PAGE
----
Hair analysis is used to assess exposure to heavy metals in patients presenting with nonspecific symptoms and is a commonly used procedure in patients referred to our clinic. We are frequently called on to evaluate patients who have health-related concerns as a result of hair analysis. Three patients first presented to outside physicians with nonspecific, multisystemic symptoms. A panel of analytes was measured in hair, and one or more values were interpreted as elevated. As a result of the hair analysis and other unconventional diagnostic tests, the patients presented to us believing they suffered from metal toxicity. In this paper we review the clinical efficacy of this procedure within the context of a patient population with somatic disorders and no clear risk factors for metal intoxication. We also review limitations of hair analysis in this setting; these limitations include patient factors such as low pretest probability of disease and test factors such as the lack of validation of analytic techniques, the inability to discern between exogenous contaminants and endogenous toxicants in hair, the variability of analytic procedures, low interlaboratory reliability, and the increased likelihood of false positive test results in the measurement of panels of analytes.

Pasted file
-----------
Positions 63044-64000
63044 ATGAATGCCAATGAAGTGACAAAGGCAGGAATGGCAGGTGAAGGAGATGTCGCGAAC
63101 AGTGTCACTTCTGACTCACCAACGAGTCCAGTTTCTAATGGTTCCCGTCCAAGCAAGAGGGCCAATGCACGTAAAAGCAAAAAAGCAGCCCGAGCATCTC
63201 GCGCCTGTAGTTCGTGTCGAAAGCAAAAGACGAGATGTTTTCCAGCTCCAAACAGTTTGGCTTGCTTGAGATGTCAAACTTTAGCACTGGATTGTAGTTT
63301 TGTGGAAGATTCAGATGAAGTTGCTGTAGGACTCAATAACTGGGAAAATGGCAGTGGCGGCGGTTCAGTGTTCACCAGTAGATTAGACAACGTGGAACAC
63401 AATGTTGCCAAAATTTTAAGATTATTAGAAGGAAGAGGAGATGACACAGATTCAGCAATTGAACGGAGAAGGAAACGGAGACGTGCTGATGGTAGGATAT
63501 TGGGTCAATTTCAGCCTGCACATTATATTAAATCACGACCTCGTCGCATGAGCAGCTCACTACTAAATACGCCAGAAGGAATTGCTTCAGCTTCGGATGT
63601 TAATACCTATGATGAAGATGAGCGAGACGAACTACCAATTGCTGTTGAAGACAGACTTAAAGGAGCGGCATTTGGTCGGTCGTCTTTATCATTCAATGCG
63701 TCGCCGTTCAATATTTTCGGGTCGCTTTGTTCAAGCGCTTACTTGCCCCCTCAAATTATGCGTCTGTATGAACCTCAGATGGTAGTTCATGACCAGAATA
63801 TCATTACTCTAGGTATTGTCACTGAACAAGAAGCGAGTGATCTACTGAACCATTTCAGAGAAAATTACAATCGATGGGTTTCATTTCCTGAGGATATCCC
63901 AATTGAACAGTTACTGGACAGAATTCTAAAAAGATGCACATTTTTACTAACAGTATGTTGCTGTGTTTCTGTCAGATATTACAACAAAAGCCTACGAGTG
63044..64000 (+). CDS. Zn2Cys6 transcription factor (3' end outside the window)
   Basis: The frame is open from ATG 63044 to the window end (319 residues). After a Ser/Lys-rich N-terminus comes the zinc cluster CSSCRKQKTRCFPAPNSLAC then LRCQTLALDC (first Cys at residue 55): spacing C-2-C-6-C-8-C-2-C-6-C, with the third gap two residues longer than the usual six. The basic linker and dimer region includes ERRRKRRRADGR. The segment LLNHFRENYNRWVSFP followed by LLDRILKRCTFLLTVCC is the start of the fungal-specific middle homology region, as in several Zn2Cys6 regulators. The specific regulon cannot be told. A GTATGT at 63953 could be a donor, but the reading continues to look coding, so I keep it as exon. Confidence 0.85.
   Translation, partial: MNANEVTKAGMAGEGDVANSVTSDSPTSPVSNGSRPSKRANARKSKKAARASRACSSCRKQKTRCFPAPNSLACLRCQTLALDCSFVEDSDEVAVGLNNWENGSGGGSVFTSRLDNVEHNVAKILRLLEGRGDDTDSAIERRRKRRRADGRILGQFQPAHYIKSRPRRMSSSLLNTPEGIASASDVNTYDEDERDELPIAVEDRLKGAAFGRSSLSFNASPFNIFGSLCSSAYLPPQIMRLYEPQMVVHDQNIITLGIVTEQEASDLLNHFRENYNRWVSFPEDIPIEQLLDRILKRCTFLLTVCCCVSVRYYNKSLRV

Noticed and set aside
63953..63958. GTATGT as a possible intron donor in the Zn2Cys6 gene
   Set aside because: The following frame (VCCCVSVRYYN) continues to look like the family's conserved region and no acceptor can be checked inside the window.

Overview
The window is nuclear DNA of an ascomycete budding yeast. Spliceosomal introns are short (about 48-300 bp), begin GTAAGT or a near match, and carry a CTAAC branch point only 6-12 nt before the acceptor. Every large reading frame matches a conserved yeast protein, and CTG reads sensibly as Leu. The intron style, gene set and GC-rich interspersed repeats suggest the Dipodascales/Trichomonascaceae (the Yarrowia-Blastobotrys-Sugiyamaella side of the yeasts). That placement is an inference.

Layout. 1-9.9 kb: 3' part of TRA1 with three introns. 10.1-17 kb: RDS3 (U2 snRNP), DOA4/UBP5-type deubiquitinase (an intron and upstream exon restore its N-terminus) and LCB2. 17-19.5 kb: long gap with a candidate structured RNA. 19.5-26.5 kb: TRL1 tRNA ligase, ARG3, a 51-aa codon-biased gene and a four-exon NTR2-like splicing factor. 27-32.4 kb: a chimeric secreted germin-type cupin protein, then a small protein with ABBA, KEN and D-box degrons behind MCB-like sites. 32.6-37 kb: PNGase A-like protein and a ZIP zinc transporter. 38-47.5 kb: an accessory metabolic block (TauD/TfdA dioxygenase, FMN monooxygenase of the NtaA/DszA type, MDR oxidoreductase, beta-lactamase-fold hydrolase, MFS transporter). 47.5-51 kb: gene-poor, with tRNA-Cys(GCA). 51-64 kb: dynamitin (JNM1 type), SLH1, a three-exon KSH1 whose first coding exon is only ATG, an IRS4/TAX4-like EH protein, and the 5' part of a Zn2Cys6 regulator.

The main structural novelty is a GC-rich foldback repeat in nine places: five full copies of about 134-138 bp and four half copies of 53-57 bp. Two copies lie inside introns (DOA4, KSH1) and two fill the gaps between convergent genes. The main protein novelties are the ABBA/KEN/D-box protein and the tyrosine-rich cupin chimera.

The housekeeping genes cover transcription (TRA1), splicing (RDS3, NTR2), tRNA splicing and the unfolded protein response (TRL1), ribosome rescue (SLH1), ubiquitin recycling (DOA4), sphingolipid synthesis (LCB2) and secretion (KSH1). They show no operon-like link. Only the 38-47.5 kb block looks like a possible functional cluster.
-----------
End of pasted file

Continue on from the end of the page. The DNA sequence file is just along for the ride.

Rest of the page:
We take your privacy seriously. You can review and change the way we collect information below.
These cookies allow us to count visits and traffic sources so we can measure and improve the performance of our site. They help us to know which pages are the most and least popular and see how visitors move around the site. All information these cookies collect is aggregated and therefore anonymous. If you do not allow these cookies we will not know when you have visited our site, and will not be able to monitor its performance.
Cookies used to make website functionality more relevant to you. These cookies perform functions like remembering presentation options or choices and, in some cases, delivery of web content that based on self-identified area of interests.
Cookies used to track the effectiveness of CDC public health campaigns through clickthrough data.
Cookies used to enable you to share pages and content that you find interesting on CDC.gov through third party social networking and other websites. These cookies may also be used for advertising purposes by these third parties.